As a marketer the best thing you can do for your brand is to put faces, names and fallibility to it.

Mistakes aren’t ideal but consumers are far more likely to forgive a person rather than a faceless organisation. Don’t be too proud – people sometimes just want to hear ‘You’re right, we’re sorry’ not ‘as a gesture of goodwill’. That’s one phrase which rubs an already disgruntled customer up the wrong way even further.

But it’s not just about customer service – you don’t need to just be human when you’re saying sorry. There’s real strength in telling the human story behind your brand from the get-go.

Make sure who have an ‘about us’ page which features key team members – not just bland profile pics and job descriptions but something personal about them. Sign-off your emails from your local store managers, account managers and give your customer service reps names on social media – even set-up personalised company profiles. The UK bath and body retailer Lush even put the faces of the people who make their products on their pots for their customers to see and connect with. It’s not only endearing but it gives individuals responsibility and credit – not to mention pleasing the consumers who love the personal touch.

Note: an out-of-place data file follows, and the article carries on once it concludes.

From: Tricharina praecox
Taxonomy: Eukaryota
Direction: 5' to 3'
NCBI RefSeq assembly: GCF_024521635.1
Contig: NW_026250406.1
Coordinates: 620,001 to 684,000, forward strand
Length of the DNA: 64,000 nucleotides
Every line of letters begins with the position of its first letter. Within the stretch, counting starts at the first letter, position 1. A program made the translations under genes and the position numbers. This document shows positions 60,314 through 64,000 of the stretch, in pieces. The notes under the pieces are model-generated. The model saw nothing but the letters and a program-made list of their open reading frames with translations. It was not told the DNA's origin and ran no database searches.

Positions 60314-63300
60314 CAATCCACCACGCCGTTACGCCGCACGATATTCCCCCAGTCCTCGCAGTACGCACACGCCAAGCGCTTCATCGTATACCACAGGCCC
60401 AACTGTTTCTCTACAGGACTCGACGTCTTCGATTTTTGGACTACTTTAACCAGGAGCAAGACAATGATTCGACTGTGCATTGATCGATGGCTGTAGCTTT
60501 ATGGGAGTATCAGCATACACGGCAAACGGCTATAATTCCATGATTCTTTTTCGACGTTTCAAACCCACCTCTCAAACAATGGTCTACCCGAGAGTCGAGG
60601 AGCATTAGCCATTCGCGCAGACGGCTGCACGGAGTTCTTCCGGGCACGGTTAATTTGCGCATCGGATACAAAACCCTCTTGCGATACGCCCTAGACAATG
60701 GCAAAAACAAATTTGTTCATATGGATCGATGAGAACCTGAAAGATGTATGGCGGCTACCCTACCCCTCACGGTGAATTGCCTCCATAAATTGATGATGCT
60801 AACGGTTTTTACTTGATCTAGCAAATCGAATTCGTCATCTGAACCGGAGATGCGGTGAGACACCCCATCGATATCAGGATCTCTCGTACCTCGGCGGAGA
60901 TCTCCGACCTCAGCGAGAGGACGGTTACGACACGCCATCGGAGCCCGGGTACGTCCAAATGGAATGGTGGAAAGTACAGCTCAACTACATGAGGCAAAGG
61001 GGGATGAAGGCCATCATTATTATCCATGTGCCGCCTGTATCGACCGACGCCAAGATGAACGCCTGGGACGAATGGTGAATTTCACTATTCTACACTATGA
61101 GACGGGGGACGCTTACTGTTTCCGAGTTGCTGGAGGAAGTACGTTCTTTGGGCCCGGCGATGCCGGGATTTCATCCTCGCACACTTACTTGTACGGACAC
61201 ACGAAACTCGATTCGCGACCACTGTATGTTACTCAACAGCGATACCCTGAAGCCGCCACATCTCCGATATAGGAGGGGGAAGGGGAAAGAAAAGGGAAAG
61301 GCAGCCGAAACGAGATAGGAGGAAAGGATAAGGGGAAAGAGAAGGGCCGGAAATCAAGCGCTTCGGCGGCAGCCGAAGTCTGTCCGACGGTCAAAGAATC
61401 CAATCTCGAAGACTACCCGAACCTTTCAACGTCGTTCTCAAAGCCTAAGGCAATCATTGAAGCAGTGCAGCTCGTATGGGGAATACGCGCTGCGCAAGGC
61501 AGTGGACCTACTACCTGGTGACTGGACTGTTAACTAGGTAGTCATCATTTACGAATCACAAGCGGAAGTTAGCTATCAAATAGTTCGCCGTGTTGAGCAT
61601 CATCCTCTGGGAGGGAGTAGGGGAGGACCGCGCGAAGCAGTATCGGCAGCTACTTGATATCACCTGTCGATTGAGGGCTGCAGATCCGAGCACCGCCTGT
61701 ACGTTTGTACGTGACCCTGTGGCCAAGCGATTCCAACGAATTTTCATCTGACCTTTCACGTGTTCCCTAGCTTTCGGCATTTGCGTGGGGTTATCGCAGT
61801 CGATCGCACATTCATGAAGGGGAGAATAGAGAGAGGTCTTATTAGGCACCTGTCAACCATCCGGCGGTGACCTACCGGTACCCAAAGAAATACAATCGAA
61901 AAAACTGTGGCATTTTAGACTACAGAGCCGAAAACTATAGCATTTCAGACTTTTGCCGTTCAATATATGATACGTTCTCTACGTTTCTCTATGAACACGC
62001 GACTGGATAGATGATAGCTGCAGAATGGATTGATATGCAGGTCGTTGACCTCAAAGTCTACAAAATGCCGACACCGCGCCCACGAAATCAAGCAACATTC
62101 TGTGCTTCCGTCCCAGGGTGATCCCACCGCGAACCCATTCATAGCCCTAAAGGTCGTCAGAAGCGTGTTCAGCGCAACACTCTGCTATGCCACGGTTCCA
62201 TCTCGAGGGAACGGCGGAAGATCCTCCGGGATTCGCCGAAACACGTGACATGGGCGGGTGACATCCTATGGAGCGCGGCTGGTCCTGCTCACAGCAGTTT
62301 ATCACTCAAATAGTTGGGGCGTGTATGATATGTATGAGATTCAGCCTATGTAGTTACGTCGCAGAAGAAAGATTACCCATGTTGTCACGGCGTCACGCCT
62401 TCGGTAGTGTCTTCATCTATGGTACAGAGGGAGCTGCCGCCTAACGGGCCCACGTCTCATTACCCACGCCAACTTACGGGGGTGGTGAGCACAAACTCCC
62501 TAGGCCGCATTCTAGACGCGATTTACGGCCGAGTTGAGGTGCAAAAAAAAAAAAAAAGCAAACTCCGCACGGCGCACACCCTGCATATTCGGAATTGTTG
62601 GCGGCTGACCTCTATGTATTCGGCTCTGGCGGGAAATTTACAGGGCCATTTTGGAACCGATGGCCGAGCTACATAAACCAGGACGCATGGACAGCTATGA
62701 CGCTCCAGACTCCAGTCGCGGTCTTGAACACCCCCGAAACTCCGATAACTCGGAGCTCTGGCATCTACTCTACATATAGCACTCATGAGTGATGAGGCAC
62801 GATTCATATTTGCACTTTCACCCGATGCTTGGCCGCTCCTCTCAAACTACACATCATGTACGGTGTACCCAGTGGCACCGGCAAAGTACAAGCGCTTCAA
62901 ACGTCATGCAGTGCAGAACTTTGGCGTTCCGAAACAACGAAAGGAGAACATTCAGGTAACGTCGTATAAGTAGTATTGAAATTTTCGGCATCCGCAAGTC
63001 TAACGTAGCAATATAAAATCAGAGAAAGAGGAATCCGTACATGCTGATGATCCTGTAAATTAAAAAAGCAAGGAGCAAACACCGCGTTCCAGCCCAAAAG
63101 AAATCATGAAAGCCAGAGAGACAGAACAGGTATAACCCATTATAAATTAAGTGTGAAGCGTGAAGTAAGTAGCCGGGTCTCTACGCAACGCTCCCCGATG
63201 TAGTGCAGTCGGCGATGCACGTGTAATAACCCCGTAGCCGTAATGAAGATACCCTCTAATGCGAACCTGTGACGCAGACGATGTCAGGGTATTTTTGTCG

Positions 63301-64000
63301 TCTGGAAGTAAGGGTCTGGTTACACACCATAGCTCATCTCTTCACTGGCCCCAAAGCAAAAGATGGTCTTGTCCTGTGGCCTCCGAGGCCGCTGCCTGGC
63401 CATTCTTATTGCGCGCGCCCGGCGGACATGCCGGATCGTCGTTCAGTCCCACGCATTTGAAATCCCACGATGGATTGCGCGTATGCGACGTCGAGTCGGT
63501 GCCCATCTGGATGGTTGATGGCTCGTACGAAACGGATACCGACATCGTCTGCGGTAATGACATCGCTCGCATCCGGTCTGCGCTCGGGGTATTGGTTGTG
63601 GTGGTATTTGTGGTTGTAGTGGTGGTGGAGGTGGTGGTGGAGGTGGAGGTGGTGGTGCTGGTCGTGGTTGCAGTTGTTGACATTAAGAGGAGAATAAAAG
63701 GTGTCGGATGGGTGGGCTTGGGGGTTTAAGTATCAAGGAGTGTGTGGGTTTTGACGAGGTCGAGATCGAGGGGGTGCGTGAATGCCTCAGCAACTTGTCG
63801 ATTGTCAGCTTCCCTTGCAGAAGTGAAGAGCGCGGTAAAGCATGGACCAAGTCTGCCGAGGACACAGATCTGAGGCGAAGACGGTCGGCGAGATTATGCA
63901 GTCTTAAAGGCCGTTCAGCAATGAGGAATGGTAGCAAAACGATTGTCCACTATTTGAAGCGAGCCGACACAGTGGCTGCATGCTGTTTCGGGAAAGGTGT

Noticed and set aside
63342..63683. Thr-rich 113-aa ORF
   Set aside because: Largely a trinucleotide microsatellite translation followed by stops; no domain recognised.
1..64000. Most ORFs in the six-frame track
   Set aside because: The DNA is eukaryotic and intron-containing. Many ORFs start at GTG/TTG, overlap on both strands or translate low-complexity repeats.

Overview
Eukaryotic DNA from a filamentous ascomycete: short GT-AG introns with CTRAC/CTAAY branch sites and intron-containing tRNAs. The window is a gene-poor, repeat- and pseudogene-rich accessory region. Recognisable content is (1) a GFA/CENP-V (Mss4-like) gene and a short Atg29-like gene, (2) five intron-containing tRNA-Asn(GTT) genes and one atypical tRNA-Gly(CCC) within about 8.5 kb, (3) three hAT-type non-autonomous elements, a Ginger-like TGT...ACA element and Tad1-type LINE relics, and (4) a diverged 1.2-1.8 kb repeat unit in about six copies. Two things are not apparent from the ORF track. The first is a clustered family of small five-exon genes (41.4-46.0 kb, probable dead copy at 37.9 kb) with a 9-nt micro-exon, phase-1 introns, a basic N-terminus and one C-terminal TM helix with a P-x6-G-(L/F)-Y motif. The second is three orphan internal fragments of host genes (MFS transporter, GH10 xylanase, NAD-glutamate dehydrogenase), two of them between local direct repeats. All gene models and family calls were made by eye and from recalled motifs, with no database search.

Lush pots

Think of some of our most loved brands past and present – they have faces and names attached to them – a personality driven by their founders and a vision that is within the company’s DNA. Steve Jobs and Apple, Anita Roddick and The Body Shop, Richard Branson and Virgin, Mark Zuckerberg and Facebook. There’s a story and heritage behind the brand which connects us to their very existence. They all tell people why they do what they do. People are drawn to a vision and your marketing will have more credibility if it connects with a core belief held by your company.

And before the more traditional marketers dismiss this logic saying it’s a fluffy consumer angle which isn’t right for professional services then stop and look at the success of First Direct, Google, Hewlett Packard and Intel. These companies may not have founders with celebrity status but they pride themselves on delivering very personal and human service centred around their consumers problems and needs.

hp playlist

Intel putting people at the heart of their latest marketing campaign.

The truth is simple. You’re kidding yourself if you think people build relationship with faceless brands. People build relationships with people. So tell your story and talk to your customers like the individual human beings they are and instead of putting people behind your brand – put them at the front.




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Becky Hesilrige
Becky Hesilrige
Becky is the Content Marketing Manager at Pure360. She studied Sociology and conducted her dissertation on online communication and relationships. Follow Becky on Twitter @beckyhesilrige